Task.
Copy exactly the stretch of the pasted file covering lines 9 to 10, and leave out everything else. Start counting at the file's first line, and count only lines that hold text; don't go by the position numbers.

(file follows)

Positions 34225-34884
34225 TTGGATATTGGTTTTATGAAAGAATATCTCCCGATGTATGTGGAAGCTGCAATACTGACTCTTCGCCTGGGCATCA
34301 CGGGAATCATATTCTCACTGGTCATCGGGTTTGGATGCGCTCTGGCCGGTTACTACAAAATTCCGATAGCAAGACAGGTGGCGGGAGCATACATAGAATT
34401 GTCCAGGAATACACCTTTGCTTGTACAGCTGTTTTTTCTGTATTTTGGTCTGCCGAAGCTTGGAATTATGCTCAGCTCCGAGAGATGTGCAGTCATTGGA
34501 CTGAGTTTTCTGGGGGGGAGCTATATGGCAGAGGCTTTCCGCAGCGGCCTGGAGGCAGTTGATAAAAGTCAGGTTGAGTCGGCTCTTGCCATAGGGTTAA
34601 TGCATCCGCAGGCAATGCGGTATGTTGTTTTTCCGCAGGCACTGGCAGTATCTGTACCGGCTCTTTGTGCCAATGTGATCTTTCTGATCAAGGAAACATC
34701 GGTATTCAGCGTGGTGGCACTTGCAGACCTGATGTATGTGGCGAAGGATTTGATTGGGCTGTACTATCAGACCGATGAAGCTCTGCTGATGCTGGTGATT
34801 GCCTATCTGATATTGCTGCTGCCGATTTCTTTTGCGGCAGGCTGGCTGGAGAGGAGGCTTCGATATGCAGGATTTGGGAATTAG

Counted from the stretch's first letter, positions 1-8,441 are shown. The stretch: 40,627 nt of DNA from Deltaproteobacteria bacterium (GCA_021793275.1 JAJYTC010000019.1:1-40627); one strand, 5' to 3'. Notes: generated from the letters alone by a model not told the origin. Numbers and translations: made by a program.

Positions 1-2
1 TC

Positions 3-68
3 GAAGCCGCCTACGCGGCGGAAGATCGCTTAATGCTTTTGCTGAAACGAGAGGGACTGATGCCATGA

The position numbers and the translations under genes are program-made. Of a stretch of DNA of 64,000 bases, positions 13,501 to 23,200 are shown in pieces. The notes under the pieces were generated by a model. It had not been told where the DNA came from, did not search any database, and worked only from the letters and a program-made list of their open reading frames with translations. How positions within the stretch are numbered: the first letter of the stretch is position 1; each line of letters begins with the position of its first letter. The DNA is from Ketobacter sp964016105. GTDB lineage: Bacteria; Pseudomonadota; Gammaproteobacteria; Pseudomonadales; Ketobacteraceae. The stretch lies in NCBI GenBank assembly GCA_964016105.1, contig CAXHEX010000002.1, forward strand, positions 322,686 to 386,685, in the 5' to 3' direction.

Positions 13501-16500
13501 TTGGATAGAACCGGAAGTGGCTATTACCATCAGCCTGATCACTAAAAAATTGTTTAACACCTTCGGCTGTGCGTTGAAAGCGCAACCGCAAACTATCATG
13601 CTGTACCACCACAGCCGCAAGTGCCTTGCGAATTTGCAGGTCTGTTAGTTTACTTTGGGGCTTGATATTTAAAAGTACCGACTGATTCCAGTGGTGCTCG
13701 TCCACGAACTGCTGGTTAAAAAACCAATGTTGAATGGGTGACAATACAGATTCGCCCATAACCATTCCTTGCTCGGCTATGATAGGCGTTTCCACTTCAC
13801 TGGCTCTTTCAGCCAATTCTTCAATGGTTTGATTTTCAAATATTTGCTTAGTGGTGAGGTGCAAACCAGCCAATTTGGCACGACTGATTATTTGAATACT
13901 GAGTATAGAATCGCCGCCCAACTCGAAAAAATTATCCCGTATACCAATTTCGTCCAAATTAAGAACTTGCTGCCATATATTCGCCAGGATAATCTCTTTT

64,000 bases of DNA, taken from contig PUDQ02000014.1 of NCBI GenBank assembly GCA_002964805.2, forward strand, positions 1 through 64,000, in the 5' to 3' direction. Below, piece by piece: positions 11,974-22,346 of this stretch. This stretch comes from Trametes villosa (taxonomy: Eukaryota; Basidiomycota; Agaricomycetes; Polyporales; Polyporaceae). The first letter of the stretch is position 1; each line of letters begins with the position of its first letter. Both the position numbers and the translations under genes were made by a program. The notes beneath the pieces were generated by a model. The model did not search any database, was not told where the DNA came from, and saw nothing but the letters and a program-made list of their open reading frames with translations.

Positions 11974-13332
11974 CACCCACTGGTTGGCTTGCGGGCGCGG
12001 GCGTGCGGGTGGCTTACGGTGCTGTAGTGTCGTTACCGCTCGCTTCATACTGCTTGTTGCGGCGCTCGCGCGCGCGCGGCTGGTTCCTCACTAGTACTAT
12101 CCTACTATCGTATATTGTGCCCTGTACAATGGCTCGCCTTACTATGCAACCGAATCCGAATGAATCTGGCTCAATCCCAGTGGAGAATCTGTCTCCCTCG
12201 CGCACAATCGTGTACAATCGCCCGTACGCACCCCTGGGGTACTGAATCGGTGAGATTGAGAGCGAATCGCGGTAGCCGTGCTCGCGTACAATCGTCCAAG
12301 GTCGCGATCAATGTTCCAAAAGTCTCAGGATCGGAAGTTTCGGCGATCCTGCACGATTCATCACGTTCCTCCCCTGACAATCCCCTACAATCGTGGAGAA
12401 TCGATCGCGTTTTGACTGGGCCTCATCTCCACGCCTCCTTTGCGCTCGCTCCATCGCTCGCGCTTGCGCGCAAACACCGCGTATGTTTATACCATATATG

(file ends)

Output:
Counted from the stretch's first letter, positions 1-8,441 are shown. The stretch: 40,627 nt of DNA from Deltaproteobacteria bacterium (GCA_021793275.1 JAJYTC010000019.1:1-40627); one strand, 5' to 3'. Notes: generated from the letters alone by a model not told the origin. Numbers and translations: made by a program.

Positions 1-2